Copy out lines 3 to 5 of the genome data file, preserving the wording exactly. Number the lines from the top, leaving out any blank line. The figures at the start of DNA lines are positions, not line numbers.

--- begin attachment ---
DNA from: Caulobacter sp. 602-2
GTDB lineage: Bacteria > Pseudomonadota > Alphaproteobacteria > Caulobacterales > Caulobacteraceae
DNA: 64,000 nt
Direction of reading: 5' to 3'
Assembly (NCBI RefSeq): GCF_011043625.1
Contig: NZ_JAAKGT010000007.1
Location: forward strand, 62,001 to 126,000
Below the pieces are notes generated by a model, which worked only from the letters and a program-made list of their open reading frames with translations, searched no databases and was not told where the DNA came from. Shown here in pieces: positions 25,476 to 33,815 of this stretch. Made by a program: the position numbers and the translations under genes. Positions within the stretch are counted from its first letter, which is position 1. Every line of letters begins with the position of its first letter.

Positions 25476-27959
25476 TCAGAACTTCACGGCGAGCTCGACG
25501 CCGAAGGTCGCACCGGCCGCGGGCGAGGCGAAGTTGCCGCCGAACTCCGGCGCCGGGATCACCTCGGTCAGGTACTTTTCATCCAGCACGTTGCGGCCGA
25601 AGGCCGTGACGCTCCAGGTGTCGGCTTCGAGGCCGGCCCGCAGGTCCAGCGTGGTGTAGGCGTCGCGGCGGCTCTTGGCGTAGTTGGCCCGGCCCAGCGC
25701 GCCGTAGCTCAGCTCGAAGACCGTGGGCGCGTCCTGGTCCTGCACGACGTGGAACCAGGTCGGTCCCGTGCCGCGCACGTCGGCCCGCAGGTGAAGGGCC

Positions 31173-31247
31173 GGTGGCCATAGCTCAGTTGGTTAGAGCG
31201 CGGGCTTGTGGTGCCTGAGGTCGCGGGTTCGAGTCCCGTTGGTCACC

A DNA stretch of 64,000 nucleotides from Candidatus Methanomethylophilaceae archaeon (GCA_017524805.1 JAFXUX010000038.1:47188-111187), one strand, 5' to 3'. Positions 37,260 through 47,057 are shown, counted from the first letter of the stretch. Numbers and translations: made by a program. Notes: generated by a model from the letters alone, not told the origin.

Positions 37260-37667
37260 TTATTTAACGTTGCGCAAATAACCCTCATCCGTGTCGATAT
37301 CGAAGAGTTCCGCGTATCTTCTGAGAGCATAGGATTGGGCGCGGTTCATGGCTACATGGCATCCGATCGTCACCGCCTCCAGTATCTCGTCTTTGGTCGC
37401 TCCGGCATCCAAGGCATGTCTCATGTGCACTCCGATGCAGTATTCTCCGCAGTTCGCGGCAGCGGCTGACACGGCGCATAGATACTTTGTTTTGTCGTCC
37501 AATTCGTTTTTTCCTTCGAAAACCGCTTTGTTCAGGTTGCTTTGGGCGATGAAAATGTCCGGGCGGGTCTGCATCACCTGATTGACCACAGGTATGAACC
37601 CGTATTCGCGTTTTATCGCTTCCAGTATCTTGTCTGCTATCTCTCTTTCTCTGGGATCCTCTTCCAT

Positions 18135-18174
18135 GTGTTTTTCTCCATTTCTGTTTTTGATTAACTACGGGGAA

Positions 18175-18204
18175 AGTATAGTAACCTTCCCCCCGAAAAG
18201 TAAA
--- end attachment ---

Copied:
DNA: 64,000 nt
Direction of reading: 5' to 3'
Assembly (NCBI RefSeq): GCF_011043625.1